Robotic Pandas

On abstractions for building next generation user interfaces

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Archive for October, 2009

Swizzling in C# via Bling

Posted by mcdirmid on 30/10/2009

Swizzling is a GPU-supported operation that allows you to cheaply reorganize and repeat elements of a vector during an operation. Given its efficiency, it is very important to support swizzling in a language that targets GPUs. HLSL has special syntax where any scalar or vector can be swizzled; e.g., p.xyz takes a vector4 and returns its first 3 elements as a vector3, p.zyx reverses these elements, and p.xxy repeats the first element twice then pairs the result with the second element. Through C# extension methods, we can define some common swizzle combinations (e.g., xyz and zyx), but with repeated elements and considering vectors of size 4 (the max that is supported by GPUs), we’d have to define way too many extension methods to be complete. Rather, I’ve defined a few overloaded extensible extension methods where the swizzle indices are indicated as type parameters; e.g., considered swizzled quaternion transformation in C#:

Double3Bl m = -q.XYZ().Square;
m = m.Sw<Y,X,X>() + m.Sw<Z,Z,Y>();

Double3Bl n = q.W * q.XYZ();
Double3Bl r = q.Sw<X,X,Y>() * q.Sw<Y,Z,Z>();
Double3Bl t = r.Sw<X,Z,Y>() - n.Sw<Z,X,Y>();
Double3Bl u = n.Sw<Y,Z,X>() + r.Sw<Y,X,Z>();
Double3Bl p = argB;
Double3Bl v = m * p.XYZ() + t * p.YZX() + u * p.ZXY();
return 2d * v + p.XYZ();

Sometimes we use extension methods (e.g., XYZ()), and sometimes we use the Sw method, which is slightly more verbose but still reasonably concise. For type safety, we define the X, Y, Z, and W classes so that X <: Y <: Z <: W, then if the target is a 4 vector, the type parameter bounds for all the swizzle parameters is W , while if it’s a 2 vector, the type parameter bounds for all the swizzle parameters is Y, disallowing Z and W. The X, Y, Z, and W classes can then be instantiated as type parameters to determine the index they represent.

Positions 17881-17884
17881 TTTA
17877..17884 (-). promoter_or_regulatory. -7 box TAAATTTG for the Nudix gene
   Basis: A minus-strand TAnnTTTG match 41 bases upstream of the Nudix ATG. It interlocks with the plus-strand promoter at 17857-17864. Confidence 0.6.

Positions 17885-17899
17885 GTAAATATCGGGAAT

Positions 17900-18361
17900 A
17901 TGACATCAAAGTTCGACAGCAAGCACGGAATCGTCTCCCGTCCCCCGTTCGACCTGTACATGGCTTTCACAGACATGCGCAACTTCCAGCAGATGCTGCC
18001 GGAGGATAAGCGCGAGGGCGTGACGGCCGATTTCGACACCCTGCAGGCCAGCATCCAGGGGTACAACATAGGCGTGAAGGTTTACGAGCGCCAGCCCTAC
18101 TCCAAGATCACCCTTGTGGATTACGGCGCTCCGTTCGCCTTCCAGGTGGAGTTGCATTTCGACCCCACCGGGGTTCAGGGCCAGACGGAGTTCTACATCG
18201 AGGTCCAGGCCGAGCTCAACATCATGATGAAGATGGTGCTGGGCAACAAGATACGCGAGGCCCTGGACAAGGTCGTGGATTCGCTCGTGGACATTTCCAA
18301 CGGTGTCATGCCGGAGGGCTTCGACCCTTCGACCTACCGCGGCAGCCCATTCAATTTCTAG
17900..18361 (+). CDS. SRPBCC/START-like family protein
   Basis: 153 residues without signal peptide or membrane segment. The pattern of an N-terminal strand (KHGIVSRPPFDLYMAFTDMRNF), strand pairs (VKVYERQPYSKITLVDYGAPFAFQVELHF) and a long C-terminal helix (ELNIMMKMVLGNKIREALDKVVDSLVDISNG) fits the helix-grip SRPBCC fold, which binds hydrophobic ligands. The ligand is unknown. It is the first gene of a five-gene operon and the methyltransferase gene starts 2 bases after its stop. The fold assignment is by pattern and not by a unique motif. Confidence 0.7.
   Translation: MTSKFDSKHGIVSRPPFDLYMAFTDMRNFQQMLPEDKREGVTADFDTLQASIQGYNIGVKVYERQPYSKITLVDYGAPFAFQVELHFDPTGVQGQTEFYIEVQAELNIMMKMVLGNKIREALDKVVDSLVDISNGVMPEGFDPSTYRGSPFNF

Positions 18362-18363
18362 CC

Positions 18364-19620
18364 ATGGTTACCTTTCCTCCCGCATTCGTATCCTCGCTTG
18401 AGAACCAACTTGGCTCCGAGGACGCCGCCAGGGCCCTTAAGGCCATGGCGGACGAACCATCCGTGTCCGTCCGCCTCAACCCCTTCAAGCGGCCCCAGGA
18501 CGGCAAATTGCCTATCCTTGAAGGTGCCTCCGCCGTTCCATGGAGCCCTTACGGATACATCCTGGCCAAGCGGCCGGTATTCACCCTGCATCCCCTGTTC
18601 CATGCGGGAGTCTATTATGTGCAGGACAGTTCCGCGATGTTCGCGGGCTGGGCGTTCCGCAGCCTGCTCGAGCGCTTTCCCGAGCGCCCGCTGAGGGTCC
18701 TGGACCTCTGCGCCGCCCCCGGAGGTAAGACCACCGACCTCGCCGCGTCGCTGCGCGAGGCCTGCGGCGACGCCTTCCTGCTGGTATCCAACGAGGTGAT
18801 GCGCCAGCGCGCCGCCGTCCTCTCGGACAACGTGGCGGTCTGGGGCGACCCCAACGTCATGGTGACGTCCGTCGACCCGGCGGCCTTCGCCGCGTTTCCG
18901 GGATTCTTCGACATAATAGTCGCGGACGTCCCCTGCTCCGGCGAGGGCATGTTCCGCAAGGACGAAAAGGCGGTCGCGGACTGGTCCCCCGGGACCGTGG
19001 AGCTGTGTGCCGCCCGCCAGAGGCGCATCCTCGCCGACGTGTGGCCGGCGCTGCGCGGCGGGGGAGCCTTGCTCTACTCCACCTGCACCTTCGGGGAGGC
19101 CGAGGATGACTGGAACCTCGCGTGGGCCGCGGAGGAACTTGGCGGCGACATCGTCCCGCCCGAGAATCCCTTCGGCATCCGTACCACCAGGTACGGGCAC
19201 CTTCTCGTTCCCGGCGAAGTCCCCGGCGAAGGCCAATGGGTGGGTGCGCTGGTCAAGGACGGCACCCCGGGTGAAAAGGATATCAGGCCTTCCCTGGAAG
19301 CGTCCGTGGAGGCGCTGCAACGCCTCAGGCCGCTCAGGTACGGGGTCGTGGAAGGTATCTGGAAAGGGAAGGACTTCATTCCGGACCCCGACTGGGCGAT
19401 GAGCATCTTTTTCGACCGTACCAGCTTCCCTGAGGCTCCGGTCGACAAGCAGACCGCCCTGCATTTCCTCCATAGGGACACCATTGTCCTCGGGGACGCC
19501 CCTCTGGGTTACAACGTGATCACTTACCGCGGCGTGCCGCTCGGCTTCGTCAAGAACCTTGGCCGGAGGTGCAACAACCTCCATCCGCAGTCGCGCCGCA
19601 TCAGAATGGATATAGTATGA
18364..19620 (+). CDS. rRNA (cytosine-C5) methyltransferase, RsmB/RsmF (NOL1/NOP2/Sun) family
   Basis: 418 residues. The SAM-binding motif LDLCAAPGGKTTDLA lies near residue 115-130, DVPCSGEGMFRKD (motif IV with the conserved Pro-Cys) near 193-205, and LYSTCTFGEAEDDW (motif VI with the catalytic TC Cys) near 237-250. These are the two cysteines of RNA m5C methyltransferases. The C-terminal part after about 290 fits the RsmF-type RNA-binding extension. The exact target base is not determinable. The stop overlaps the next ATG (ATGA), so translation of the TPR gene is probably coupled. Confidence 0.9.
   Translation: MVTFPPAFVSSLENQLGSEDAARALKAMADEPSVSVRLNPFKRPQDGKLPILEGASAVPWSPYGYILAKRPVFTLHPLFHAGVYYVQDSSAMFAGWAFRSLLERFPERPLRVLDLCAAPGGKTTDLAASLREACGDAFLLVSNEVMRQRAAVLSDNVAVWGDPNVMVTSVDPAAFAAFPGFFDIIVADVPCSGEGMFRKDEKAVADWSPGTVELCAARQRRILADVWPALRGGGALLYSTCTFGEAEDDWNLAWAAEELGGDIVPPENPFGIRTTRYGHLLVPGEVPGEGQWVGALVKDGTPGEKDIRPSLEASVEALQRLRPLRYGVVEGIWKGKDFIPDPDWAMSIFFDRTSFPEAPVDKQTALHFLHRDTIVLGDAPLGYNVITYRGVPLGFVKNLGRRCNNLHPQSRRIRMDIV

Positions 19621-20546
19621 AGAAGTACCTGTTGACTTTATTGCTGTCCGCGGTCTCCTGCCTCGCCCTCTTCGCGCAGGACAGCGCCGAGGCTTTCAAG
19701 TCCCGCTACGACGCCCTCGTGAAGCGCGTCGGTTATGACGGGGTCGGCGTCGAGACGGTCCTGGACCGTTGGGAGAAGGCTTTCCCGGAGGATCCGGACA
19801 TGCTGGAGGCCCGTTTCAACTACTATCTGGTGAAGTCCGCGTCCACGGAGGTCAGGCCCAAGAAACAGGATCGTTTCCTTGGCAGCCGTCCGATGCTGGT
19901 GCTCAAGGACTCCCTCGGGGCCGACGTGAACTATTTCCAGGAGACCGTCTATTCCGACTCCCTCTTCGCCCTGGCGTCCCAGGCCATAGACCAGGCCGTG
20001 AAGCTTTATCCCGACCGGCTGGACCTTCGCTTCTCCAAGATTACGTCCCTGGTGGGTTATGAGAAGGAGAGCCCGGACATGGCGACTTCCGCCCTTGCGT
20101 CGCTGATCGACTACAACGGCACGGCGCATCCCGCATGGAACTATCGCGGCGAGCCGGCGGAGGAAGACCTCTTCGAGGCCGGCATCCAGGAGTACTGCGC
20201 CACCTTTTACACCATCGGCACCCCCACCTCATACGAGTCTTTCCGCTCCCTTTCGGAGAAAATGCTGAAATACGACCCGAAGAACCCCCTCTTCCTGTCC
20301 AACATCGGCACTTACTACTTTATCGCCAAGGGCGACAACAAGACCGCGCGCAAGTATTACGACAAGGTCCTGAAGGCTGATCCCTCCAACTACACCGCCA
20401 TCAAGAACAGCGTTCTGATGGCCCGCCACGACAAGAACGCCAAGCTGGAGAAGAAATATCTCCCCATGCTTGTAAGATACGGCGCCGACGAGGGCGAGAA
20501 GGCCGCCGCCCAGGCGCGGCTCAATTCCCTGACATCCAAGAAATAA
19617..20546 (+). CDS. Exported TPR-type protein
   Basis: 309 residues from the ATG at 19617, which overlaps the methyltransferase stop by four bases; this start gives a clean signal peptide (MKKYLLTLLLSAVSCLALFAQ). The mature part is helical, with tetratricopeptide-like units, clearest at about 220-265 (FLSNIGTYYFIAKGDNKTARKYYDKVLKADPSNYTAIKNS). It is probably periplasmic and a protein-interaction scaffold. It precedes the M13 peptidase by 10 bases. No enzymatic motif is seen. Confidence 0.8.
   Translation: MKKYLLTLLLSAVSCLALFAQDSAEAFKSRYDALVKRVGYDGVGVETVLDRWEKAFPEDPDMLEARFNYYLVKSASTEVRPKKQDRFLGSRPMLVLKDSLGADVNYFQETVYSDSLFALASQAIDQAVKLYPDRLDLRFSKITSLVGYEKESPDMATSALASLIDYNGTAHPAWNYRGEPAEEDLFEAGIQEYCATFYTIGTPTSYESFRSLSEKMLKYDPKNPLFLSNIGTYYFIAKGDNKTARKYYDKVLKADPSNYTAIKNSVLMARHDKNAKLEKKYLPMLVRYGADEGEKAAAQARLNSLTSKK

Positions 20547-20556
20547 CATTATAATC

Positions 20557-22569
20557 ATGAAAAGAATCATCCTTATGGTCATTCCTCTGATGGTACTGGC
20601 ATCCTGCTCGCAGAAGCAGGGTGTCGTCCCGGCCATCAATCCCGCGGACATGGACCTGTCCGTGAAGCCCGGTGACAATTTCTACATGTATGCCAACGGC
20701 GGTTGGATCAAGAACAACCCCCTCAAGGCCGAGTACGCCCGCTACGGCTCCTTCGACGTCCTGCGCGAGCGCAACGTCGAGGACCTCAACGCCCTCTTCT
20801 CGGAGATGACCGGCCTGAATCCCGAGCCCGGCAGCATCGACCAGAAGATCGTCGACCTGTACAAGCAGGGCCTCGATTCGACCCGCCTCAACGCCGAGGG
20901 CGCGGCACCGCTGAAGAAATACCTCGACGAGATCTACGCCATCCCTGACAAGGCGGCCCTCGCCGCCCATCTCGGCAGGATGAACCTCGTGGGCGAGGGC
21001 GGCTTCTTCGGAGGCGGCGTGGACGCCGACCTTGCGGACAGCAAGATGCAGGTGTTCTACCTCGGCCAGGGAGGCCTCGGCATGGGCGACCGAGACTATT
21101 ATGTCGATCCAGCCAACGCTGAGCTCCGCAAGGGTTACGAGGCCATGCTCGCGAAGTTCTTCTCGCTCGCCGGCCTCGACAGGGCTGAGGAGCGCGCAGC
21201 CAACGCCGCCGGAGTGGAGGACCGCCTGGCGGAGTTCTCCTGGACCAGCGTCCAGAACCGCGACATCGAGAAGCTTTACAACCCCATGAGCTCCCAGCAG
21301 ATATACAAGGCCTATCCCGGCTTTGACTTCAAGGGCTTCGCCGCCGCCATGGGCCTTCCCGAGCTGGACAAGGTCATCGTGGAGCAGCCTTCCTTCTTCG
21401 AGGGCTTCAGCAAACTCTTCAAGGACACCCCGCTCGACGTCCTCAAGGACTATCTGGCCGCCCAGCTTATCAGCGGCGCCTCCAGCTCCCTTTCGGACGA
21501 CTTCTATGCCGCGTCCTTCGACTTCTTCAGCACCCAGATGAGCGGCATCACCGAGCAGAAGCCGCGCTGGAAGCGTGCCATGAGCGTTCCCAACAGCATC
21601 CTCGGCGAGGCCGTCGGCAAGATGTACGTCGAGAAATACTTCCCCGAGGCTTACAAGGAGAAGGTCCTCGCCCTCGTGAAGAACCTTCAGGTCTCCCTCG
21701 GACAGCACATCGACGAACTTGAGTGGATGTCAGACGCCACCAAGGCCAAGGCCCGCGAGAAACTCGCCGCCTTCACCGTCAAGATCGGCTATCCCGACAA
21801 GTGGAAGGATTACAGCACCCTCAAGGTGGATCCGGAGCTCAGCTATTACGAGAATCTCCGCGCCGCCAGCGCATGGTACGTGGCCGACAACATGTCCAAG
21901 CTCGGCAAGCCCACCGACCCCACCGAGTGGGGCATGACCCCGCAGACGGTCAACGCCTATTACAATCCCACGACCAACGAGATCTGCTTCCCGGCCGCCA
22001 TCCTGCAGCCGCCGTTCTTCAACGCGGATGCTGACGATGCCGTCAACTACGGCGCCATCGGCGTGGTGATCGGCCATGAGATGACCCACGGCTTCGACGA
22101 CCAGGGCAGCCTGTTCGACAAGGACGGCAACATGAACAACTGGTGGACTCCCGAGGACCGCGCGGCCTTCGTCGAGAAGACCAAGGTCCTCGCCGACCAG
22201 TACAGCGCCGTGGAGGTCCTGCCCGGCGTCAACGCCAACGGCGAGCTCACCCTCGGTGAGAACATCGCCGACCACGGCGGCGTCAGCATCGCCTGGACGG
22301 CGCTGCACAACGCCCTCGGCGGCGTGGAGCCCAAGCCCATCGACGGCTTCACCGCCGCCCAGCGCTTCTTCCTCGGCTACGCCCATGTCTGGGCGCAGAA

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Announcing Bling 3.1!

Posted by mcdirmid on 27/10/2009

I’d like to announce a new version of Bling (http://bling.codeplex.com/) with maturing experimental support for retained and programmable 3D graphics. On the one hand, we have immediate-mode programmable graphics in Direct3D, which is flexible and fast but is more difficult to program. On the other hand, we have retained mode graphics in WPF 3D, which is easier to program but is less flexible and not as fast as straight Direct3D. Bling is a side project that experiments with something in between the two: the ease of programming that a retained graphics model provides with the flexibility and performance that comes with the ability to express custom pixel and vertex shaders.  Bling is built on top of Direct3D via the WindowsAPI Code pack, the DLR, and WPF.

Long description/example for those that are interested: Read the rest of this entry »

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